Hudson County Mother Accused of Driving Drunk with Son in Car
A 39-year-old Bayonne woman was recently accused of driving while intoxicated with her five-year-old son in the backseat.
On December 19, 2016, at approximately 5:53 p.m., Jennifer Ciaglia reportedly crashed her Jeep into an unoccupied pickup truck parked near the intersection of 31st Street and Avenue C in Bayonne, New Jersey. The police further reported that Ciaglia then left the scene and collided with another pickup truck that was waiting at the light at Kennedy Boulevard. All the while, Ciaglia’s five-year-old son was in the rear passenger seat of her vehicle. Fortunately, the child was in a child restraint seat and was uninjured as a result of the accident. Subsequently, Ciaglia was arrested and charged with Driving While Intoxicated (DWI) and endangering the welfare of a child. Ciaglia also received numerous traffic summonses, including DWI in a school zone, expired vehicle registration, leaving the scene of an accident, and careless driving.
Although the available information at this time does not indicate whether the police reported this incident to the Division of Child Protection and Permanency (“DCP&P”), formerly known as the Division of Youth and Family Services (“DYFS”), it is likely that DCP&P will be conducting a separate investigation to determine if the child was abused or neglected under Title 9. New Jersey’s child abuse and neglect law requires “any person having reasonable cause to believe that a child has been subjected to child abuse or acts of child abuse shall report the same immediately to the Division of Child Protection and Permanency by telephone or otherwise.” N.J.S.A. 9:6-8.10. In addition, “any person knowingly violating the provisions of this act, including the failure to report an act of child abuse having reasonable cause to believe that an act of child abuse has been committed, is a disorderly person.” N.J.S.A. 9:6-8.14. Accordingly, the New Jersey Supreme Court held that the child abuse reporting statute imposes a universal obligation to report child abuse whenever a person forms a reasonable belief that a child has been subjected to child abuse. L.A. v. N.J. Div. of Youth and Family Servs., 217 N.J. 311 (2014).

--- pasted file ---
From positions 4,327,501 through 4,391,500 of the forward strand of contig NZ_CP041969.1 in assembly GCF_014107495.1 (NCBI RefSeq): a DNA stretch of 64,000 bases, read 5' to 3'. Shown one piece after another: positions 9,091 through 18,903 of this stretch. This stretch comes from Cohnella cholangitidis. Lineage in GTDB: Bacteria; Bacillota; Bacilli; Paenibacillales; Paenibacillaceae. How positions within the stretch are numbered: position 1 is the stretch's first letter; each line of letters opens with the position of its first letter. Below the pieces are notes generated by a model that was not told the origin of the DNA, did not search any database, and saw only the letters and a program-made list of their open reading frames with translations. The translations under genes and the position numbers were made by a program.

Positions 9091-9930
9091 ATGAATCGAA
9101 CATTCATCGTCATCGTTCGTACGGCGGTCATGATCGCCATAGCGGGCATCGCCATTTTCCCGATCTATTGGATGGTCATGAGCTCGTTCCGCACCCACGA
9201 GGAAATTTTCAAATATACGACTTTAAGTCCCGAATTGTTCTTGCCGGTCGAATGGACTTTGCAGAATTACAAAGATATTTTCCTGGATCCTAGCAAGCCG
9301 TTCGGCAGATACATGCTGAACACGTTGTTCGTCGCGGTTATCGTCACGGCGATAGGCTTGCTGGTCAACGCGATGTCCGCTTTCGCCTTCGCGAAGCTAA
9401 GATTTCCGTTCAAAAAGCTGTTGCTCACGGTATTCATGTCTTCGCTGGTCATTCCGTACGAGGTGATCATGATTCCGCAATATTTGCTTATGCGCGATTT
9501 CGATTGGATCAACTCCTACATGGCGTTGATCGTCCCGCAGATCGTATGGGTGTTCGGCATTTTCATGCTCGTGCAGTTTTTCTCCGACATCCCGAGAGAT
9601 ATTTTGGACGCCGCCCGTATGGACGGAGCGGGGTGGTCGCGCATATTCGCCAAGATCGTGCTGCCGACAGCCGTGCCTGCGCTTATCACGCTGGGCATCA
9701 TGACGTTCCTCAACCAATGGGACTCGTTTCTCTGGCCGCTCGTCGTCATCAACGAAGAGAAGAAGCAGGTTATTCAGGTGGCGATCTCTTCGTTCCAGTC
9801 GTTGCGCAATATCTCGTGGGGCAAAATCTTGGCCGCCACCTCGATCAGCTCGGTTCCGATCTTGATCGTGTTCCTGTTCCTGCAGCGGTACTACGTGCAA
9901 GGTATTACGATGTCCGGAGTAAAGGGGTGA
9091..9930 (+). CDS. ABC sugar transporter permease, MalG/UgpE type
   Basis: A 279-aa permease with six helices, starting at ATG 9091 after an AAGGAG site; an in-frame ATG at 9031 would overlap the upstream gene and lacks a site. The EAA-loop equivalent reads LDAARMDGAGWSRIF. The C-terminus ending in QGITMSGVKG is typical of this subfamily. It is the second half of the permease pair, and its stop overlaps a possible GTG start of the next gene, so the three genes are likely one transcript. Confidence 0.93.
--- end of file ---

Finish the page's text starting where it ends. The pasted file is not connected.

If DCP&P knocks on your door and says that they’ve received an allegation of child abuse or neglect regarding you and your family, don’t panic – the DCP&P defense team at the Tormey Law Firm is ready to help. First and foremost, although you are obligated to cooperate with the Division’s investigation to a certain extent, you are also permitted to have a DYFS defense lawyer represent you and protect your rights throughout DCP&P’s investigation. This means you cannot be penalized by the Division for asking for an opportunity to consult with a DCP&P defense lawyer before any further investigation or interviews take place.
However, the Division is required to investigate all allegations of child abuse and neglect. If, after some time, the parents do not cooperate at all, DCP&P will file a Complaint for an Order to Investigate with the Family Part of the Chancery Division of the Superior Court in the county where the child resides, pursuant to N.J.S.A. 30:4C-12. Thus, it is important to take steps to protect your rights during a DCP&P investigation but also to cooperate to the extent necessary to avoid being subjected to an Order to Investigate.
If you have been accused of child abuse or neglect, contact the DCP&P defense lawyers at the Tormey Law Firm to learn more about defending yourself against the charges.